Many years ago I did suggest that Fossil watches could be "challenged" by the ubiquitous nature of iPods, iPhones, and then iPads. That was before the advent of Apple Watches and other smart watches.
Once Apple Watches appeared it would be just that much more "challenging" for Fossil watches.
What I never thought of was collateral damage caused by the demise of "big box stores" and the decreased foot traffic in urban malls.
The Street shows just how badly this has turned for Fossil:
When a major department store closes a store, often Fossil (FOSL) loses a place to sell its watches. And that harsh reality of retail right now is really taking its toll on the watchmaker.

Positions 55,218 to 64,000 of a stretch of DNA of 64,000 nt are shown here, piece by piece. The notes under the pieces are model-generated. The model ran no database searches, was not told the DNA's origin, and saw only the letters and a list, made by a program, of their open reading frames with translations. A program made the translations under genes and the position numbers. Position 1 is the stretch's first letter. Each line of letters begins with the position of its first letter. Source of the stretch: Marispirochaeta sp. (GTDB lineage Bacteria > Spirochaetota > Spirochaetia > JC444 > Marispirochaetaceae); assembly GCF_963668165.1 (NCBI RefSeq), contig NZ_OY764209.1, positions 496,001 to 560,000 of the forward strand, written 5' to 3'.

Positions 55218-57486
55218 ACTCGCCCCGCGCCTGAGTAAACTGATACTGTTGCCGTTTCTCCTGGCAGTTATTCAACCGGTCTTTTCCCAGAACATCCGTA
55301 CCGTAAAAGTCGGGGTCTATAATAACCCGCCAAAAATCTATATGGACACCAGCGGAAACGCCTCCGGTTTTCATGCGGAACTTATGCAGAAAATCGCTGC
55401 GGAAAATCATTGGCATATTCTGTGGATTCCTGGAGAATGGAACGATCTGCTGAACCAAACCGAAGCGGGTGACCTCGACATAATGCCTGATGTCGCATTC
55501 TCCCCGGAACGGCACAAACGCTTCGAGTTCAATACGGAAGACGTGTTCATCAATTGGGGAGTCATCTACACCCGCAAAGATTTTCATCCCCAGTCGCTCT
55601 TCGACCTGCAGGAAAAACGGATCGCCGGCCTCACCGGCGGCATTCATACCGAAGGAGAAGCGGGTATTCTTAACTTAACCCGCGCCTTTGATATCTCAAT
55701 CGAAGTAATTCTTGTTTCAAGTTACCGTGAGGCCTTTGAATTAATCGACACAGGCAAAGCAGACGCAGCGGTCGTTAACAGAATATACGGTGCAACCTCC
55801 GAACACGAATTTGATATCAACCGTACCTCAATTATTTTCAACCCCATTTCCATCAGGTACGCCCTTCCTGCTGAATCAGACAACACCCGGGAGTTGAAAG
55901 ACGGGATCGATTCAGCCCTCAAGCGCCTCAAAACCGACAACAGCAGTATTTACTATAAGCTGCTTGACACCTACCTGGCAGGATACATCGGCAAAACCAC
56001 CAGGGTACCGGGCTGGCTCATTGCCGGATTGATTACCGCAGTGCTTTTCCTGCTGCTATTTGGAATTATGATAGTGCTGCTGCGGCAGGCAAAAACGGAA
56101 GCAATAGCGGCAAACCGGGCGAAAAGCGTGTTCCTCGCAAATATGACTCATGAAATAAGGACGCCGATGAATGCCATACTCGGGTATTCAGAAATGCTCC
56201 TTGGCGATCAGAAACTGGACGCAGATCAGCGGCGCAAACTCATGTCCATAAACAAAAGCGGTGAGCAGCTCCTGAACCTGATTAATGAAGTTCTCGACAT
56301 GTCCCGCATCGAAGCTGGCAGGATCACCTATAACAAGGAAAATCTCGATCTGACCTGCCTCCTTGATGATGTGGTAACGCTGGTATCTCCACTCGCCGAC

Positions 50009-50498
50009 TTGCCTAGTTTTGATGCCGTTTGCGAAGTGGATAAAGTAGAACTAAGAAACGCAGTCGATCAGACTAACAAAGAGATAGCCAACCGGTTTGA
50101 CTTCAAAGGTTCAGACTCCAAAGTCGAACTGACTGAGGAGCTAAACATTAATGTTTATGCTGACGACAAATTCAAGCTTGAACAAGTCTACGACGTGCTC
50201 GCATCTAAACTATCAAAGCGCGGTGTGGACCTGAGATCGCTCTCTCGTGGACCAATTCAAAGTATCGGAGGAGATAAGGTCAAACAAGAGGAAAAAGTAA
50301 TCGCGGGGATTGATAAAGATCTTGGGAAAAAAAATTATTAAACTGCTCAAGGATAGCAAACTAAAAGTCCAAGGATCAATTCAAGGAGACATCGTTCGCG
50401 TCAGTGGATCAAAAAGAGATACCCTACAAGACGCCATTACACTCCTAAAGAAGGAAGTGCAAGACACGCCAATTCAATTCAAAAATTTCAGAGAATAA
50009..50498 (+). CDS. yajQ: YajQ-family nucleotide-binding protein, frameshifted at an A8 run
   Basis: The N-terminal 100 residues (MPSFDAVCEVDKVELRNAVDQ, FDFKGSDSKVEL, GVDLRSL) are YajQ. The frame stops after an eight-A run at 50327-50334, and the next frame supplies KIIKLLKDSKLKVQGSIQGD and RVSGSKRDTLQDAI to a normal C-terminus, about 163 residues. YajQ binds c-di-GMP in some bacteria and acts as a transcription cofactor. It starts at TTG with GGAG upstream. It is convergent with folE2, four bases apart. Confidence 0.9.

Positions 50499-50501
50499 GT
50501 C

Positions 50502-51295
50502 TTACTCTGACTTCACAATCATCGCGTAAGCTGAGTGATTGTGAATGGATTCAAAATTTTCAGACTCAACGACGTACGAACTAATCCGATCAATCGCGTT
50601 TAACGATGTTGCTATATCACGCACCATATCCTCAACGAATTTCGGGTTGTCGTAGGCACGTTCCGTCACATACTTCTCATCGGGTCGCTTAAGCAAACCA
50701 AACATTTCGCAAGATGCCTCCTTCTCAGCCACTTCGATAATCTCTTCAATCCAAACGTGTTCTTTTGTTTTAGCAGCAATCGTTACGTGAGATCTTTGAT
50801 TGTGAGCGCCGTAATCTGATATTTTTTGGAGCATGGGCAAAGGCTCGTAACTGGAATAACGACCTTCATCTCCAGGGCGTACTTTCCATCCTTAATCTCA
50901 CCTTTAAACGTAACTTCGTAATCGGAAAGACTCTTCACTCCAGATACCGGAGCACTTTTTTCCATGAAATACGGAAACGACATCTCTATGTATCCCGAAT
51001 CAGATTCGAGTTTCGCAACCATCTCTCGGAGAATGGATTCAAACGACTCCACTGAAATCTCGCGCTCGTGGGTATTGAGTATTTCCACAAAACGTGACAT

After Tuesday's market close, Fossil reported a net loss of $1 a share for the period ended April 1, steeper than the loss of 27 cents a share analysts surveyed at Factset expected.
The company posted revenue of $581.8 million, lower than Wall Street's estimates for $591 million.
Shares of Fossil crashed as much as 16 percent in after-hours trading.
In America, sales plunged 17 percent, while watch sales dropped 9 percent, leather items fell 21 percent and jewelry slipped 12 percent. In its retail business, same-store sales fell 11 percent.The CEO tried to put a "smiley face" on these results but, as noted at the article, not everyone agreed.
Again, a note for investors: take a look at where products are being sold, not just disruptive technologies..
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